How to use subheads to improve your copy

We form impressions quickly.

Like, really quickly.

Guess how long you’ve got before a website visitor decides whether to stay or go…

1 minute?

45 seconds?


No. No. And close, but no cigar.

Try under 15 seconds.

According to a ChartBear study, one in every three visitors spends less than 15 seconds reading articles they land on before clicking away.

Kind of a bum deal for us online biz owners, right?

You spend hours writing value-filled copy you know your readers will love. And all they’ll give you is 15 seconds?

Well, don’t drag your latest blog post draft to the trash can just yet. Because while this is a bummer of a fact, we don’t have to fall victim to the 15-second click-away.

There are plenty of reasons why readers will leave your page. But there’s only ONE reason why they’ll stay: they want more.

So our challenge becomes this:


How do you make readers hungry for more?


Well…you just experienced it. And if I did my job right, you won’t have even realized.

Because this is a sneaky little strategy.

And it involves a copywriting element called subheads.

Subheads are short phrases that act as mini-headlines within your copy. In this case, the subhead was “How do you make readers hungry for more?”

Subheads rouse curiosity and act as the literary next handful of Spicy Thai Kettle Chips
— where you just want one more…and then one more…and then, okay, just one more.

Subheads pique interest and keep readers moving from one paragraph to the next…to the next.


The #1 way to make readers bounce

“Thick copy” is the term I use for pieces that don’t utilize white space, or breathing room. You know the type — it’s just word after word, sentence after sentence, paragraph after never-ending paragraph.

When readers land on a web page with thick copy, they get intimidated. It’s not fun or easy to scroll through a web page full of smushed-up 10pt words.

It’s more like trudging across a lake of molasses. Sure, you can get through it if you force yourself. But why would you want to?
{ Read more: 5 Ways to Make Your Emails More Readable }
Subheads are the antidote to thick, molasses-y copy. They visually break up your page into short, interesting, manageable chunks.

They’re like stepping stones leading a reader across the lake.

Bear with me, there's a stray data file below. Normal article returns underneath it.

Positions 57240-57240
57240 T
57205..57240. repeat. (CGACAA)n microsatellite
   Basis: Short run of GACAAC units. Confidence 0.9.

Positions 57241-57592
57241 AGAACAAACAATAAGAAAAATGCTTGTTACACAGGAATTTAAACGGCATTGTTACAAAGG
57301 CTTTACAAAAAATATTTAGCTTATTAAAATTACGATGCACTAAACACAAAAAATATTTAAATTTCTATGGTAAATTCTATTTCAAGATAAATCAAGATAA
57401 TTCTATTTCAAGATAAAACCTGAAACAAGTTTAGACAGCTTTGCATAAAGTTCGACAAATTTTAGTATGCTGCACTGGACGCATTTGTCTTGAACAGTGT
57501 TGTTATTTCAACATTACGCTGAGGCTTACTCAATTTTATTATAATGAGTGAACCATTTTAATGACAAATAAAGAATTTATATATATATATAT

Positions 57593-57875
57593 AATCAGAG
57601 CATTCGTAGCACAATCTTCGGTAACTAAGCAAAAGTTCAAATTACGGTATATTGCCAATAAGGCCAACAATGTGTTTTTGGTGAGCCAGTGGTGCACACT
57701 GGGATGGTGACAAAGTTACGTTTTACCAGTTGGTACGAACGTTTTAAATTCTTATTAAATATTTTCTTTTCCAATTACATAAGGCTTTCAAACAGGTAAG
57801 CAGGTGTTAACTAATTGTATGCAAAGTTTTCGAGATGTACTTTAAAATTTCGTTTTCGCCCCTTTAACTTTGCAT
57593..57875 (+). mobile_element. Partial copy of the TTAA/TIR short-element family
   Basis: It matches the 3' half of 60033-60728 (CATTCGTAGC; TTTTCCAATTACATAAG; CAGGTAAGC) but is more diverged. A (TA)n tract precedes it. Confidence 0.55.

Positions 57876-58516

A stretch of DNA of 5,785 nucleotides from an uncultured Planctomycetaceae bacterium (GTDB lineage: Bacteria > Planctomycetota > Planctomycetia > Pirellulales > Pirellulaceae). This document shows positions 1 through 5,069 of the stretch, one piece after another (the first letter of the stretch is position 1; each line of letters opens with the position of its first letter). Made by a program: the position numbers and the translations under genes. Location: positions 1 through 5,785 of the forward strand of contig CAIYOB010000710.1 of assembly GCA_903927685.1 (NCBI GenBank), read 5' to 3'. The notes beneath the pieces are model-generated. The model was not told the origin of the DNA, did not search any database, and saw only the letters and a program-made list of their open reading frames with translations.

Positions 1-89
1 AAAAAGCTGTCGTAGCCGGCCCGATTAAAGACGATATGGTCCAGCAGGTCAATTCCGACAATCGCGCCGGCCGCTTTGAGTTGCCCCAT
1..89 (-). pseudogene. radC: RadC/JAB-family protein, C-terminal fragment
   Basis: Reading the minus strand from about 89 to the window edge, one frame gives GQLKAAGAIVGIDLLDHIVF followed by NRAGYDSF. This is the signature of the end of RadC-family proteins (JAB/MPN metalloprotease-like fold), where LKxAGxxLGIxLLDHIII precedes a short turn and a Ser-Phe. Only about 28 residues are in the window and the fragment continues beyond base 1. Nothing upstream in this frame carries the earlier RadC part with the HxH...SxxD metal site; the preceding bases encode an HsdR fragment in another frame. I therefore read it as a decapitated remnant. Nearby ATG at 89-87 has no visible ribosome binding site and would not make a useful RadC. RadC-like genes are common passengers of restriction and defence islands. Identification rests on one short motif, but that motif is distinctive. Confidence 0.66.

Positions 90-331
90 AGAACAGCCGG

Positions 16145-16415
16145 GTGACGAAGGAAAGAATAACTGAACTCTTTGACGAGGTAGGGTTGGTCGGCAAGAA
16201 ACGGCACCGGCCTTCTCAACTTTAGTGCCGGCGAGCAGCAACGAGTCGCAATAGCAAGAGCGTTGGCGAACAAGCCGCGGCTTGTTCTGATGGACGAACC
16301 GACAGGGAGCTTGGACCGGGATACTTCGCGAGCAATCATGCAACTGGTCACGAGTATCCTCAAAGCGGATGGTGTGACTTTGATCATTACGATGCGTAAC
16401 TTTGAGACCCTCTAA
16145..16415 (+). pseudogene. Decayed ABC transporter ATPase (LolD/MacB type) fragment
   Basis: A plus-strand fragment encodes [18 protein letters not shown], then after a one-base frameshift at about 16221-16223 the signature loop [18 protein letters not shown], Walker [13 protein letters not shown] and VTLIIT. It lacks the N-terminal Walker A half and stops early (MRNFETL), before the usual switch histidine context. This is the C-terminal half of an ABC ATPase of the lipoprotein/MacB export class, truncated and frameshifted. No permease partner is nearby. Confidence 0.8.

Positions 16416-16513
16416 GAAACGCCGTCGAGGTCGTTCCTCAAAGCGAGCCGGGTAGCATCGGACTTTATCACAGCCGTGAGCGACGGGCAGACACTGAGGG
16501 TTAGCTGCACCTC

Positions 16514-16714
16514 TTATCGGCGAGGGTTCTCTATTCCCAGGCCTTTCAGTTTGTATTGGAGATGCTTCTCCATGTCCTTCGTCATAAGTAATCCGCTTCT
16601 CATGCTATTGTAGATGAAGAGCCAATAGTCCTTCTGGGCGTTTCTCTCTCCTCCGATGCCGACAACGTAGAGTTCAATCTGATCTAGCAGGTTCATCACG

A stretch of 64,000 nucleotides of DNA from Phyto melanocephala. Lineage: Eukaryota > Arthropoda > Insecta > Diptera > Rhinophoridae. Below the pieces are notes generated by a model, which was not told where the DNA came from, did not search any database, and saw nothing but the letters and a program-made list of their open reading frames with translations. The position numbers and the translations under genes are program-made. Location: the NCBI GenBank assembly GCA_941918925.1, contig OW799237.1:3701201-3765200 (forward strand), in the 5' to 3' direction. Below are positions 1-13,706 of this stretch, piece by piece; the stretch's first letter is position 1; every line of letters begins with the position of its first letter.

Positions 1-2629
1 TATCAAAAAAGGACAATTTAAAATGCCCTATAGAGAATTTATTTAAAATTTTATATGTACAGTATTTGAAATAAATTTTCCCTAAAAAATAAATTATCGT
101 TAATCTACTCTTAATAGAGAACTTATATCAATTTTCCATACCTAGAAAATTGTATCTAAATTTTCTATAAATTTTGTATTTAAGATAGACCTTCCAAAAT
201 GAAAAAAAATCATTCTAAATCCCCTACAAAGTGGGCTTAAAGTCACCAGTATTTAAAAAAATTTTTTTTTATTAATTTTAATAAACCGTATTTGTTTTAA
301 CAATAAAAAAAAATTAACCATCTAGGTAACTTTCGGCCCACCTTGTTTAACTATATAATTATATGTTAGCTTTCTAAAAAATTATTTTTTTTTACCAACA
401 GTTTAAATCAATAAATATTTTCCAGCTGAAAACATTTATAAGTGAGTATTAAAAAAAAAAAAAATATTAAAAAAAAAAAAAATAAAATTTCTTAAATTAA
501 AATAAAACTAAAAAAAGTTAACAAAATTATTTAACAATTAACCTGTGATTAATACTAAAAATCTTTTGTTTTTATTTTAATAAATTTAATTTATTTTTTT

By injecting compelling subheads, we give readers little jolts throughout the copy to keep them intrigued.

Subheads also give skimmers a way to see what’s in store. When your subheads promise a fulfilling read, readers will stick around rather than bounce.


6 ninja subhead tricks

When it comes to keeping eyeballs on your website for more than 15 seconds, subheads are your best friend.

Keep these best practices in mind to use ’em like a pro:



Nobody will buy the copy cow if you give away the milk for free. (That’s how the saying goes, right?)

Your subheads should give readers a tease — not the punchline.

Don’t simply summarize what the section is about. Weave a thread of mystery with your subhead. Make it enticing!

Above, I used a subhead of “The #1 Way to Make Readers Bounce” rather than “Dense Copy Makes Readers Bounce”. See the difference?

The first rouses curiosity to keep reading. The second already gives you the answer in the subhead itself. Why would you read more if you already know the answer?



Psych nerd fact: humans have fixed action patterns that subconsciously make us answer questions in our heads.

That’s what makes questions so effective to use in subheads — especially if the answer in a reader’s head is “I don’t know.”

My subhead “How do you make readers hungry for more?” made you ask, “yeah, how DO you make them hungry for more?” And to find the answer, you needed to keep reading.



Don’t make subheads an afterthought, haphazardly sprinkled after you’ve written your piece.

Make them part of the plot!

Plan your subheads early, when you’re writing your outline or first draft. This will help give your writing a robust shape and keep your messaging on track.



Each subhead must be different than what came before.

Don’t summarize what readers have already read, but present something new and intriguing to spark them to keep going.

If your subheads feel too stale or repetitive, readers are likely to click away.



Style your subheads in a different font and a larger size. Try ALL CAPS or a different color.

If your subheads don’t stand out, they can’t catch a reader’s eye. And if you can’t catch a reader’s eye, the subheads can’t do their job.



Above all, make sure your subheads are easy to understand. Don’t get fancy to the point that your subheads lose their meaning.

To quote advertising guru Victor Schwab, “Remember you are not creating a work of art. You are creating a work of business.”

Your litmus test? If you think your subheads could confuse a reader, it’s time to rephrase.

Subheads are a great way to give your writing structure. To keep reader interest. And to give scanners clues that they should stick around.

In short: they’re too good to not include in your next blog post!

Your mission — if you choose to accept it — is to include 3-5 subheads in your next post. Find the natural breaks in your copy and think of a tantalizing subhead to pique reader interest.

Trust me, once you go subhead, you never go back. 😉

join the convo

Do you regularly use subheads in your writing?

If so, what’s your process? Do you write the subheads first and then plan your piece around them? Or do you write your piece (sans subheads) and then add them where there are natural breaks?

What other tricks do you have for injecting copywriting catnip into your posts?

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© Whitney Ryan LLC

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